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Carbon capture and storage refers to the use of technology to sequester harmful greenhouse gas emissions from industrial processes and store them safely underground.

In Canada, carbon capture and storage is a key piece of the oil and gas sector’s decarbonization goals.

Oilsands companies, for example, have banded together to propose a $16.5-billion carbon capture and storage project in northern Alberta that they say will help them reach net-zero emissions from production by 2050.

But the latest report from the IEA says deploying carbon capture won’t give the oil and gas industry the ability to continue increasing fossil fuel production in the future.

The IEA says limiting global temperature increases to 1.5 degrees Celsius would require 32 billion tonnes of emissions to be sequestered by carbon capture by 2050, an amount the report calls “entirely inconceivable.”

The Canadian Press


12:50 p.m.

Legault ready to increase offer to Quebec’s striking public sector workers

Quebec Prime Minister Francois Legault in Montreal, 2022.
Quebec Prime Minister Francois Legault in Montreal, 2022. Photo by ANDREJ IVANOV/AFP via Getty Images files

Quebec Premier Francois Legault says he’s ready to increase his government’s offer to striking public sector workers, but he says their unions have to show more flexibility.

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He made the comments today in Quebec City as unions representing 570,000 teachers, nurses, orderlies and other public sector workers are on strike across the province.

Legault says that in exchange for more money, he needs flexibility from nurses to fill undesirable shifts and from teachers about when they are assigned classes.

It’s the first time since unions staged a limited strike earlier this month that the premier has stated so clearly that the government is ready to increase its offer.

Unions have rejected the proposal for a 10.3-per-cent salary increase over five years, a one-time payment of $1,000 to each worker, and an extra three per cent for certain jobs the province says are priorities.

Instead, they want a three-year deal that includes salary increases tied to the inflation rate: two percentage points above inflation in the first year or $100 per week, whichever is more beneficial, followed by three points higher than inflation in the second year and four points higher in the third.

The Canadian Press


11:45 a.m.

Midday markets: TSX higher in late-morning trading, U.S. stock markets closed

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Canada’s main stock index was up in late-morning trading, helped higher by gains in the industrial, technology and financial stocks.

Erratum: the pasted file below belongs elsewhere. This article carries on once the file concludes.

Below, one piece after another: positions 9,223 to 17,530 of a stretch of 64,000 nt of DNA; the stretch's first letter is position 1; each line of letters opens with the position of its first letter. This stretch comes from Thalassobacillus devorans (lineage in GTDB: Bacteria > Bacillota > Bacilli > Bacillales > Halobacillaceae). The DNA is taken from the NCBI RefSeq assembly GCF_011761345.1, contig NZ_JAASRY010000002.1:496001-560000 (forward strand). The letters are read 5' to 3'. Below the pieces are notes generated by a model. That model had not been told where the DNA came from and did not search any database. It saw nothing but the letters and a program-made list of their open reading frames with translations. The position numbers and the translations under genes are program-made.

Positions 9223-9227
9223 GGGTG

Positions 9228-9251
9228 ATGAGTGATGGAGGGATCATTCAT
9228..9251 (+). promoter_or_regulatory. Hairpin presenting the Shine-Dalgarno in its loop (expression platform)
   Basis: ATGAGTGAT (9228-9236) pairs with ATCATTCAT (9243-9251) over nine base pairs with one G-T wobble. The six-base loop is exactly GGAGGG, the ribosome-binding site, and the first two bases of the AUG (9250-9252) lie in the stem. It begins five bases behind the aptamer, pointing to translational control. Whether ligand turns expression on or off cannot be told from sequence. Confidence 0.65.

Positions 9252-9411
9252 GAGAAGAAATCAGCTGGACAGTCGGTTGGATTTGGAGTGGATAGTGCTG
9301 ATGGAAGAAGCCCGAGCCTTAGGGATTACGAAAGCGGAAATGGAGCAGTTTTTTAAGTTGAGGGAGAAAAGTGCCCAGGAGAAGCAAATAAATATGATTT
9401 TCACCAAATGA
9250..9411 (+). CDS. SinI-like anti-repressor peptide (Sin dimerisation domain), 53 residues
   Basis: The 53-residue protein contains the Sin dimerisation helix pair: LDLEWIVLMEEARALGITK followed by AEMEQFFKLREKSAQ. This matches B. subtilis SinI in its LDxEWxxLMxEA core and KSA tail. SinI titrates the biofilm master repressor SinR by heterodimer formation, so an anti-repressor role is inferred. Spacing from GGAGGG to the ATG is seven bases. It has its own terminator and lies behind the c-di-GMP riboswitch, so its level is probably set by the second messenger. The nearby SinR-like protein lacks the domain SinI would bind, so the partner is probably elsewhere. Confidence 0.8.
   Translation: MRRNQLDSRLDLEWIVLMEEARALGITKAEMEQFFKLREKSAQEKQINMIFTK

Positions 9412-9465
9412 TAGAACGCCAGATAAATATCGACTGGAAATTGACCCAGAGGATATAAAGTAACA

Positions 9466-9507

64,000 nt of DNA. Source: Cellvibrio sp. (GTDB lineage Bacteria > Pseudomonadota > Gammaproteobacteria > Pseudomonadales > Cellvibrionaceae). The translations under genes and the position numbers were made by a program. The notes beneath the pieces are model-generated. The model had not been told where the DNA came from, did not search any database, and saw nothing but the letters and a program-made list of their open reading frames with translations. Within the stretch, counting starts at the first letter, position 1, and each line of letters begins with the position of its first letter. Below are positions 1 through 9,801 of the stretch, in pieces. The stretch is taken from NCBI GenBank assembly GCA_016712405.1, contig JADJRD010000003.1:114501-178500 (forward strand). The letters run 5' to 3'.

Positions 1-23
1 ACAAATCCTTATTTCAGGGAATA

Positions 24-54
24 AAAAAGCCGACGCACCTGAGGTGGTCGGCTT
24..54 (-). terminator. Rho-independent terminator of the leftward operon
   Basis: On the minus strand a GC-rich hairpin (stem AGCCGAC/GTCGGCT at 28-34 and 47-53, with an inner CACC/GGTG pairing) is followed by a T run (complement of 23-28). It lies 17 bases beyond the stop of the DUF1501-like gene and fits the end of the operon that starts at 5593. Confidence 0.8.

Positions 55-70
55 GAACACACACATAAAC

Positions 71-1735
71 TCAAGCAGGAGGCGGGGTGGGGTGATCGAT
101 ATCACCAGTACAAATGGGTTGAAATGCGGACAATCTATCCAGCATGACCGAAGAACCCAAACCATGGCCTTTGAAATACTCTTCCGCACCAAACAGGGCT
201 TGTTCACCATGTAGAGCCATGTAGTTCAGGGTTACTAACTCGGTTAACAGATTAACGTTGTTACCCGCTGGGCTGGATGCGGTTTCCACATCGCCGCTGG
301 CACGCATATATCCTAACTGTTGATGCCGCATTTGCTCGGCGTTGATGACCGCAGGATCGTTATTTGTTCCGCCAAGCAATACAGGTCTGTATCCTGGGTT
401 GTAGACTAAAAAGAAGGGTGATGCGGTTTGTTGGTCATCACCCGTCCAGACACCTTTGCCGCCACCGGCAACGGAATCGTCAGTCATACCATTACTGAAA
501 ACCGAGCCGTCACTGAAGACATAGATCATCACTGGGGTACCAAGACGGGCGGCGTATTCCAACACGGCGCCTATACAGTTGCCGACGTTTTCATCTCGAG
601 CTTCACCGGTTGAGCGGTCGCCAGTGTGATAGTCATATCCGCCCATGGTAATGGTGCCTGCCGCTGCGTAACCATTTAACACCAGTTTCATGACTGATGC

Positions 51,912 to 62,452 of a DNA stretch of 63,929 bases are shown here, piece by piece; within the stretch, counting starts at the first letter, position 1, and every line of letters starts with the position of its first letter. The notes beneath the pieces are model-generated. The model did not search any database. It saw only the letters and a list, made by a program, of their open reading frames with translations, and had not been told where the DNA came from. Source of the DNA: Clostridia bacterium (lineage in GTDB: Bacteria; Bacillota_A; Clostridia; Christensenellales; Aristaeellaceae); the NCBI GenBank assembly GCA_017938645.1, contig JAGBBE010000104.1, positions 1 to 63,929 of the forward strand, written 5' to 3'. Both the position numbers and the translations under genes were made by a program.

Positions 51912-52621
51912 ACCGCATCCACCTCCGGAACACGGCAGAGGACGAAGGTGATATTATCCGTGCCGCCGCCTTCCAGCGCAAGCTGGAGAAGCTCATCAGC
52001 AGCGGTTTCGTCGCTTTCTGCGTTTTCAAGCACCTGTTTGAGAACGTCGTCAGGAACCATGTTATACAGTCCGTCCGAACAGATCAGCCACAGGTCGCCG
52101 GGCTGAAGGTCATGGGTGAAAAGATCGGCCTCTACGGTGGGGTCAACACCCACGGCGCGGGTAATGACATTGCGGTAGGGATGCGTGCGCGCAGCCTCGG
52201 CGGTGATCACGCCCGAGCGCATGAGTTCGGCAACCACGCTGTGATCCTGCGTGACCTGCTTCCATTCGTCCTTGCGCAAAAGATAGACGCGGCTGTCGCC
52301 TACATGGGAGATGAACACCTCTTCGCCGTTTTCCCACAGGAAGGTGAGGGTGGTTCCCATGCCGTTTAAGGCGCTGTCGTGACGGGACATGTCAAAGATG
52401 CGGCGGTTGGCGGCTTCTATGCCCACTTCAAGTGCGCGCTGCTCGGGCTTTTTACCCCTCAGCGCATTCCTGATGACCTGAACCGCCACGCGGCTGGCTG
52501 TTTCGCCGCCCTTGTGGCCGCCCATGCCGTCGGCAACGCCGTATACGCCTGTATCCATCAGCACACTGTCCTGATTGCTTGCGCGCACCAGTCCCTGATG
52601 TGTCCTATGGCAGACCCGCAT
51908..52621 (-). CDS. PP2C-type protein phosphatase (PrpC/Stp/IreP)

The S&P/TSX composite index was up 41.76 points at 20,155.72.

U.S. stock markets are closed for their Thanksgiving holiday.

The Canadian dollar traded for 72.98 cents U.S. compared with 72.87 cents U.S. on Wednesday.

The January crude contract was down US$1.19 at US$75.91 per barrel and the January natural gas contract was up two cents at US$3.05 per mmBTU.

The December gold contract was down US$1.60 at US$1,991.20 an ounce and the December copper contract was up two cents at US$3.78 a pound.

The Canadian Press


11:21 a.m.

Ontario invests $6 million in hydrogen projects to power electricity grid

Ontario Energy Minister Todd Smith.
Ontario Energy Minister Todd Smith. Photo by Rick Madonik/The Canadian Press files

Ontario is putting nearly $6 million toward nine projects aimed at making use of hydrogen to power the province’s electricity grid.

The bulk of the funding is going to Atura Power to blend hydrogen with natural gas — up to 15 per cent by volume — to produce electricity at its Halton Hills Generating Station.

The government says it will be the largest electricity-based, grid-connected, low-carbon hydrogen blending project in Canada’s history.

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Energy Minister Todd Smith says it will help produce an even more sustainable energy system.

Ontario’s Independent Electricity System Operator has said that while the province works toward an emissions-free electricity gird, natural gas generation is still required in the short to medium term to ensure stability, but it will also increase greenhouse gas emissions from the sector.